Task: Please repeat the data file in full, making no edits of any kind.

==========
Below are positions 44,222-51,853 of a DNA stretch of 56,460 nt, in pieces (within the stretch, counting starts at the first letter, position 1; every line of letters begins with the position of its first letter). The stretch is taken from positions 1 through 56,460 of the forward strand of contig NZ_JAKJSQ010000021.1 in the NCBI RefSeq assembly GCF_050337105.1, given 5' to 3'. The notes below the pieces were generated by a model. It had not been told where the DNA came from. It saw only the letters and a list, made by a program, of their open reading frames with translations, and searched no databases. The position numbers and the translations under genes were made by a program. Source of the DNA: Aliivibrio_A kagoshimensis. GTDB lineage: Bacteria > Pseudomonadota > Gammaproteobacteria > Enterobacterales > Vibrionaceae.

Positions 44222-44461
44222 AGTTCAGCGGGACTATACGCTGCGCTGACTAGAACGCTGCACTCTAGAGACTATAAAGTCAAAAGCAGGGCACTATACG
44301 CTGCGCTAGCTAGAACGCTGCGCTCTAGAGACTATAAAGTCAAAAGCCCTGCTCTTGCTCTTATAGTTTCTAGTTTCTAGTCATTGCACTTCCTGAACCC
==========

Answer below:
Below are positions 44,222-51,853 of a DNA stretch of 56,460 nt, in pieces (within the stretch, counting starts at the first letter, position 1; every line of letters begins with the position of its first letter). The stretch is taken from positions 1 through 56,460 of the forward strand of contig NZ_JAKJSQ010000021.1 in the NCBI RefSeq assembly GCF_050337105.1, given 5' to 3'. The notes below the pieces were generated by a model. It had not been told where the DNA came from. It saw only the letters and a list, made by a program, of their open reading frames with translations, and searched no databases. The position numbers and the translations under genes were made by a program. Source of the DNA: Aliivibrio_A kagoshimensis. GTDB lineage: Bacteria > Pseudomonadota > Gammaproteobacteria > Enterobacterales > Vibrionaceae.

Positions 44222-44461
44222 AGTTCAGCGGGACTATACGCTGCGCTGACTAGAACGCTGCACTCTAGAGACTATAAAGTCAAAAGCAGGGCACTATACG
44301 CTGCGCTAGCTAGAACGCTGCGCTCTAGAGACTATAAAGTCAAAAGCCCTGCTCTTGCTCTTATAGTTTCTAGTTTCTAGTCATTGCACTTCCTGAACCC